What can we learn about management from the greek myths?
Written by Jill Towner, Professional Academy Contract's Manager.
I was watching a film last weekend which, in true Hollywood style, was based very loosely on a Greek myth! It reminded me of an article I read some time ago linking some of the Greek gods to organizational structures. I suppose you can’t really criticize a contrived connection between a film script and Greek gods and then happily accept a connection between organizational structure and management… however, as a learning tool it worked, as a long time later I can still recall the differences.
Charles Handy wrote Gods of Management: The Changing Work of Organisations, published in January 2009. In it he uses the gods Apollo, Athena, Dionysus and Zeus to explain four cultures that an organization may adopt.
Zeus is the king and father of the gods and rules the weather as well as law, order and justice. In Greek mythology, the most powerful and strong god. The organizational culture relating to Zeus has a strong, dynamic leader with an entrepreneurial spirit. All lines of communication come from and going to them. This leader makes all the decisions and usually makes them quickly, which can be a strength in a fast-moving business environment. However, beware a potential weakness as success of such ‘one-man-bands’ relies on the caliber of the leader. This is also known as ‘club culture’.
‘Role culture’, by comparison, is represented by Apollo. Apollo is a more aesthetic and embraces order and rules, as well as arts, knowledge and healing. In this type of organization it is assumed that people are rational and roles are clear-cut and discharged with clearly defined procedures. Staff are defined by their job descriptions rather than their personality. This creates an atmosphere of stability and certainty, and a strength is its continuity. However, once again, there is a weakness – the ability to adapt quickly or generate change.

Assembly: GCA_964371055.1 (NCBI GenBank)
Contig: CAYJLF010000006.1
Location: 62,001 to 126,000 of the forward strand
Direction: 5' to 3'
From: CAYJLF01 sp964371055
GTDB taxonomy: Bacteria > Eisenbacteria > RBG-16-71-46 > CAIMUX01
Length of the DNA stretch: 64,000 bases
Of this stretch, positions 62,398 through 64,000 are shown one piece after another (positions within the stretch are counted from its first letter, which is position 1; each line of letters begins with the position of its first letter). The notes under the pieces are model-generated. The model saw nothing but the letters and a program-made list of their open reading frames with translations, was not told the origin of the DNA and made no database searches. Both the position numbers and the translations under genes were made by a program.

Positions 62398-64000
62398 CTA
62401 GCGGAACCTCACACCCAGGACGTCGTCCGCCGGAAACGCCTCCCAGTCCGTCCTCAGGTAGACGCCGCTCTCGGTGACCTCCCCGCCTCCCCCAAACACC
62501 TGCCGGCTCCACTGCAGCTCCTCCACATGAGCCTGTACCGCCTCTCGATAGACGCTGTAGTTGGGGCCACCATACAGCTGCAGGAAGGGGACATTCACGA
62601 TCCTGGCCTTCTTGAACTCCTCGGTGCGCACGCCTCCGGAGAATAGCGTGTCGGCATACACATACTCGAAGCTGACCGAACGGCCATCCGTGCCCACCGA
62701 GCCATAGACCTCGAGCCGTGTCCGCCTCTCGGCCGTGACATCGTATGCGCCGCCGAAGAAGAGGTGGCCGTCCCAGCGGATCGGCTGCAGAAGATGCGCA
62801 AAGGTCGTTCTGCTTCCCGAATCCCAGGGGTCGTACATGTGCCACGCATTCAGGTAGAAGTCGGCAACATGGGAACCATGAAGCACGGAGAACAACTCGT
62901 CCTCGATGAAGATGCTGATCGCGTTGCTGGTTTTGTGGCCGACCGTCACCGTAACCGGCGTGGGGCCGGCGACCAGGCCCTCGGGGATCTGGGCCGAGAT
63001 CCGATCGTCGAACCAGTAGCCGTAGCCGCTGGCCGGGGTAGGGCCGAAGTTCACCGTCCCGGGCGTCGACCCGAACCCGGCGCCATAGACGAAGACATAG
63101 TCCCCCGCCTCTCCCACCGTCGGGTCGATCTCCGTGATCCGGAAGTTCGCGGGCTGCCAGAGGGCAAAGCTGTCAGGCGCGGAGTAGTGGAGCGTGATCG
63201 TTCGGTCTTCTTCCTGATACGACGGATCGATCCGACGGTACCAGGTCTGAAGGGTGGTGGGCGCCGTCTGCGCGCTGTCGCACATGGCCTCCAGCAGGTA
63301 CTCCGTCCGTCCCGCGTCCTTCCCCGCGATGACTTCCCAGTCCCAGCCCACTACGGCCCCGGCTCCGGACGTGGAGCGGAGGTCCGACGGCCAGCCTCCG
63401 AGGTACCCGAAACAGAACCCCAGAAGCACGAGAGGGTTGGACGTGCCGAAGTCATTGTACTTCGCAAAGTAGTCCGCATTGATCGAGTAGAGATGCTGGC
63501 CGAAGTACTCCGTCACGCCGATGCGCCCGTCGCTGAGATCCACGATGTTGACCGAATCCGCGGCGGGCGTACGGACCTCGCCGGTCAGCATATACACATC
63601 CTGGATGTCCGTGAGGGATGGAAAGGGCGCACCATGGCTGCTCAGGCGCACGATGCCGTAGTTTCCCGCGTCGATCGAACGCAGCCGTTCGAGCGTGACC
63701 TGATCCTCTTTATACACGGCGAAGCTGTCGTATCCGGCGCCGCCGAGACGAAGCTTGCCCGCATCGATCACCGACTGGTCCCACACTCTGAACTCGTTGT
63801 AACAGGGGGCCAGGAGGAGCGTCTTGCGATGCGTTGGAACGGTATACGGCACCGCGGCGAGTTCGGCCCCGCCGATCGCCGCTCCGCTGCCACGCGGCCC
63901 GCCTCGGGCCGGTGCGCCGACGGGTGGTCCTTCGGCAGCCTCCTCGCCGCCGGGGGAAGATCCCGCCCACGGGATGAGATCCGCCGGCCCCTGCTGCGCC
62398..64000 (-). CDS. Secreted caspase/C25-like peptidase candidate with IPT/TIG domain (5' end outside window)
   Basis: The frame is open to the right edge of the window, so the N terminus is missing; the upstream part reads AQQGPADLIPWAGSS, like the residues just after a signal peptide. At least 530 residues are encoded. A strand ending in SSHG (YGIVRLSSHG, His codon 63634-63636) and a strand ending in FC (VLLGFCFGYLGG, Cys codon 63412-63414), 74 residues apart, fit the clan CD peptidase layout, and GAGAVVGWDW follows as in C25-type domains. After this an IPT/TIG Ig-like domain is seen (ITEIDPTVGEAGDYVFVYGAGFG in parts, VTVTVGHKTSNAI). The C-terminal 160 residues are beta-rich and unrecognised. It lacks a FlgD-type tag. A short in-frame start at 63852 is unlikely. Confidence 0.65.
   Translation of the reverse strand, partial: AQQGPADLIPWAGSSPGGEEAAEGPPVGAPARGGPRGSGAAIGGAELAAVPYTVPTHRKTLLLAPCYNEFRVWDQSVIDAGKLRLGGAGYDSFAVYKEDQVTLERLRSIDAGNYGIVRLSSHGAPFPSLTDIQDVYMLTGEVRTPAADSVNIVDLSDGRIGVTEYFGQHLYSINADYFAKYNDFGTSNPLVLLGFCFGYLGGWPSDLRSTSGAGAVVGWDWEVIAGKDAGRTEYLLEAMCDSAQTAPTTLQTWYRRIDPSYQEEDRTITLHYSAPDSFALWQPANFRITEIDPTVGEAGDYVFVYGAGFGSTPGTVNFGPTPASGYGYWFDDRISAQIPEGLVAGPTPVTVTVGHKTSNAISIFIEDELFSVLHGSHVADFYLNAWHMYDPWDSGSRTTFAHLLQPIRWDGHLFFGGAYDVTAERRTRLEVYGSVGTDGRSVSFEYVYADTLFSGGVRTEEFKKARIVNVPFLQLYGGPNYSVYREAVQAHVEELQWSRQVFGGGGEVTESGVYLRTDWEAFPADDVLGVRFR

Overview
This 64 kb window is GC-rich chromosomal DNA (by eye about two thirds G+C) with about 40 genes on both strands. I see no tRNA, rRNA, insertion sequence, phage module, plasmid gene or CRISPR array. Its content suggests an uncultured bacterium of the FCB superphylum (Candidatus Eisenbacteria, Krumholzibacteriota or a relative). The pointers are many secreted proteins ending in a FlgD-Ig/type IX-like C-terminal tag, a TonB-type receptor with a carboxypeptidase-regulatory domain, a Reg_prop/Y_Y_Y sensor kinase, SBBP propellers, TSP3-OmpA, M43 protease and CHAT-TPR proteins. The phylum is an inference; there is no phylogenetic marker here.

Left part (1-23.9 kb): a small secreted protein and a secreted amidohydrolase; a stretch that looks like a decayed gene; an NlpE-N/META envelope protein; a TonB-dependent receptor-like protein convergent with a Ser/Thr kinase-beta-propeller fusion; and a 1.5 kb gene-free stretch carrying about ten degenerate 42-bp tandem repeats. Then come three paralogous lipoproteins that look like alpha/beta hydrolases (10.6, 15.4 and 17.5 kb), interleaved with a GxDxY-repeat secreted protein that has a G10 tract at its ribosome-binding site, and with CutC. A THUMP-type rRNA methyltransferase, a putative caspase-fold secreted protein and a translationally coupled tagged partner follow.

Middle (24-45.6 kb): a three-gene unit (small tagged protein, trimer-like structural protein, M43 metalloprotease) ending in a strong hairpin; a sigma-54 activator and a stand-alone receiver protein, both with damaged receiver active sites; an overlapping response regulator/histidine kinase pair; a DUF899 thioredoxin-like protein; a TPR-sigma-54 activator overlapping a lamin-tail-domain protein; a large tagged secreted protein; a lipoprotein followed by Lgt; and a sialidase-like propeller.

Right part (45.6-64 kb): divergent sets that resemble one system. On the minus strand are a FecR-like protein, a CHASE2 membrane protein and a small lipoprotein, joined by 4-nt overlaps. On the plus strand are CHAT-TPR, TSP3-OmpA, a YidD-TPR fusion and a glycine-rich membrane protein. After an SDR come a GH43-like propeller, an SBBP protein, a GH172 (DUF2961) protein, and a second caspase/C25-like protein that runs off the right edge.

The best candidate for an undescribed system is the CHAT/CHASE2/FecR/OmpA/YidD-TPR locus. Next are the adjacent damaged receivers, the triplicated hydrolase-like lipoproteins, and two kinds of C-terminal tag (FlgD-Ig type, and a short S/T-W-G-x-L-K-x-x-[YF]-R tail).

As the goddess of intelligence and wisdom, Athena represents a ‘task culture’. In this type of organization, management is concerned with solving a series of problems. It draws on all its resources from across all departments to meet current needs. It often creates working parties, sub-committees, task forces and study groups on an ad hoc basis and has a particular advantage when flexibility is required. The organization recognizes and maximizes the benefits of expertise held by its staff.
The fourth and last god, Dionysus, is the god of wine, parties and festivals. In this organization, adopting what is known as an ‘existential culture’, the organization exists to serve the individual rather than the other way round. These are often groups of professionals (lawyers, consultants etc.) working together often with no clearly identified leader. It requires a high level of coordination to function, and often a small core of staff contract out work to professionals and specialists, using them only as and when their special skills are required. This type of organization has become increasingly common, but it should be recognized that there may be little allegiance to the organization or project leader.
Now, although this is a light-hearted and fun exercise, matching your organization against these gods or ‘cultures’, the core message is an important one for managers. To be a successful manager or leader you need to be aware of your organizational culture, recognizing strengths and weaknesses, in order to create the most productive workplace.
If you would be interested in developing your organizational structure skills why not look into the CMI Management & Leadership qualifications available through Professional Academy. For more information please feel free to download our latest CMI Management & Leadership Qualifications Prospectus or contact us through your preferred medium today.